The Man-Child, All Grown Up

After a stunted Lothario gets his testicles hacked off by a trumpet, will he ever find happiness? Barry Munday, directed by Chris D’Arienzo, is the latest entry into the “manchild grows up when he has a baby” genre, and is unremarkable, except for Barry himself. Played by an excellent Patrick Wilson, Barry is the kind of loser whom you’ve probably met before. He has a girlfriend who hates him, works in a depressing office where he hits on his secretary, and still gets wasted with his best and only real friend, Donald (Shea Whigham). Despite his general failure at life, Barry Munday still thinks he’s pretty great, until he literally loses his cojones.

But not to worry. Right after Barry’s crisis, he conveniently realizes he has fathered a baby with a shrewish woman named Ginger Farley, who hates Barry’s guts and wants nothing to do with him. Played by Judy Greer, usually typecast in Hollywood as the lovable and kooky assistant (see The Wedding Planner, 27 Dresses), Ginger often edges toward the hysteria of an SNL character. Wearing oversized jumpsuits and 80’s glasses, she crinkles her forehead and grunts and grumbles through pregnancy, directing all of her antipathy and anxiety towards Barry. “You’re not the one who has to feel like your breasts are two bags of wet sand!” she hisses at him when he tries to show his support. Ginger is a caricature of an undesirable woman, so it’s puzzling as to why the sexist Barry would suddenly pursue her. Barry’s quick change of tune, from hapless narcissist to doting father, doesn’t completely make sense, and he doesn’t thoroughly explain himself.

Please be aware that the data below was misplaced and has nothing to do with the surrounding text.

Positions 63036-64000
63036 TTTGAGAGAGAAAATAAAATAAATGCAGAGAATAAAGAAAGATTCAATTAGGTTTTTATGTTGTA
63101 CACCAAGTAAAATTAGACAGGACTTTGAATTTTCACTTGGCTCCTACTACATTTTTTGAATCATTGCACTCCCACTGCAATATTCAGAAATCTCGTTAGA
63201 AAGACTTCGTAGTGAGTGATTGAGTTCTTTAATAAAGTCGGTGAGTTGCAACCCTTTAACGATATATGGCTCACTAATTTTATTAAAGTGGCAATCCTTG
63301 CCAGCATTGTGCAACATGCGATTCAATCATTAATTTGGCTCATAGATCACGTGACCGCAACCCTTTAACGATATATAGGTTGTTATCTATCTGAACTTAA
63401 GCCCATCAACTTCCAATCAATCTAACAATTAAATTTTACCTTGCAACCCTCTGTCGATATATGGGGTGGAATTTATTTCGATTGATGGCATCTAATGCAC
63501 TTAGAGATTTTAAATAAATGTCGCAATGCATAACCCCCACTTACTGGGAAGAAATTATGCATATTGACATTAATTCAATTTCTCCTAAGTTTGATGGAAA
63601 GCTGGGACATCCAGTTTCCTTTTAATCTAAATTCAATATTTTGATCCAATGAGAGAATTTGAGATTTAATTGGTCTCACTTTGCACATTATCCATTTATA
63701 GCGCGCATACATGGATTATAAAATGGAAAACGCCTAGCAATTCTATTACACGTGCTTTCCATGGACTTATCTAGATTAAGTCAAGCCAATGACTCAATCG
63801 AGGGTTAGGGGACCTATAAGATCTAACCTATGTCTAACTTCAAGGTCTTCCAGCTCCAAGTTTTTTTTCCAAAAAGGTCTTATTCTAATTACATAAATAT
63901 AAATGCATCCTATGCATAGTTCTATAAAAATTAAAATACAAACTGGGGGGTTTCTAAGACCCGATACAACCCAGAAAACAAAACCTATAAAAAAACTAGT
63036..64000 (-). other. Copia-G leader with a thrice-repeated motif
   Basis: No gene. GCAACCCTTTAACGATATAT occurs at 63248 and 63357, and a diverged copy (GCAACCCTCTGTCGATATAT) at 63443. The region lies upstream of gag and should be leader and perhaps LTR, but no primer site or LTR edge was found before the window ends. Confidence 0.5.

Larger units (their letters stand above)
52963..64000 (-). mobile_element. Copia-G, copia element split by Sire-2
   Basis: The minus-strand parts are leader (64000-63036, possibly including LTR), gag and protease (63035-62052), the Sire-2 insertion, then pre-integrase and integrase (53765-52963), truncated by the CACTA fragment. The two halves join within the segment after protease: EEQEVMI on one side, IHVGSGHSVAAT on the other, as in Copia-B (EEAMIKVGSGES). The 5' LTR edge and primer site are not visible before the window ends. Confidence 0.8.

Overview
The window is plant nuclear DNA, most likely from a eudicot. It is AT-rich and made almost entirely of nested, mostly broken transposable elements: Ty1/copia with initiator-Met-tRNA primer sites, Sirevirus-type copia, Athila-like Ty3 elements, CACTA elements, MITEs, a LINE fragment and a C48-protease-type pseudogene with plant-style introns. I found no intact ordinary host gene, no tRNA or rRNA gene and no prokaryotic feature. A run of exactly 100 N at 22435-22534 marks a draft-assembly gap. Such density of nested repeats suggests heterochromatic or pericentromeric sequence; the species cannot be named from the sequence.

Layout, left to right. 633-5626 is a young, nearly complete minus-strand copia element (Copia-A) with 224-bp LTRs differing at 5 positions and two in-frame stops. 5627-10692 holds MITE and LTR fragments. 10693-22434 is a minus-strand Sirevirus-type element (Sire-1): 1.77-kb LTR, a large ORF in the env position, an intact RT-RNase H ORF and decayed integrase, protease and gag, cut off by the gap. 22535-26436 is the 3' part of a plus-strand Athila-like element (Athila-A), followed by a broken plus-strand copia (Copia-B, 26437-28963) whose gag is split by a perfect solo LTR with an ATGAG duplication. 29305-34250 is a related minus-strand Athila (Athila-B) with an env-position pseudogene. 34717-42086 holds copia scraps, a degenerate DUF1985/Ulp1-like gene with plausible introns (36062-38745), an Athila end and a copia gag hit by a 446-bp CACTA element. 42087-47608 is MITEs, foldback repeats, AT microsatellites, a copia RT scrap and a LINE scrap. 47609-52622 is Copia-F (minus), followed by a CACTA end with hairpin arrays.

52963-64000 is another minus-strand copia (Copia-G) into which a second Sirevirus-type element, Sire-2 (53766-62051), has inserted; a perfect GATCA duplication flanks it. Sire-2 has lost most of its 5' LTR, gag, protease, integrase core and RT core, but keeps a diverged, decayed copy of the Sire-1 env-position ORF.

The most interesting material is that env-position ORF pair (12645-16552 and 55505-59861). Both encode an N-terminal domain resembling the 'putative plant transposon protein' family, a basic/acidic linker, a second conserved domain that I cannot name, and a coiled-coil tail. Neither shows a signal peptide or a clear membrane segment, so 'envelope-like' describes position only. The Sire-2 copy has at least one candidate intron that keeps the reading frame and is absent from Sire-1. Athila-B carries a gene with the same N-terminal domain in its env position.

The real problem with “Barry Munday” is that it feels like a mash-up of several different movies, while not achieving the continuity of any of them: the lost manchild theme from Knocked Up, the low production value and 70’s nostalgia of Napoleon Dynamite, the schlock of Meet the Parents and slapstick cheese of Father of the Bride. There are too many characters with half-baked subplots: Chloë Sevigny as Ginger’s blonde stripper sister; Jean Smart as Barry’s half-baked hippie mother; Shea Whigham as Barry’s best friend who enters air-guitar contests and wins trophies; a support group for men with unusual private parts, including one who pees out of his anus.

But thankfully, the movie really belongs to Patrick Wilson. Looking pudgy in striped polo shirts, with stringy brown hair and a receding hairline, he disappears into the role, showing a knack for physical comedy while being empathetic and believable. His performance compensates for several holes in the plot and pacing of the film. Tonally, the movie has an identity crisis, but at the center of it all is Barry Munday, who is so adorable and pathetic, you can’t help but root for him to end up happy, even if you don’t care what happens to anyone else.

- By Cassandra McGrath

Barry Munday opened in selected theatres on October 1st. For more information, please visit

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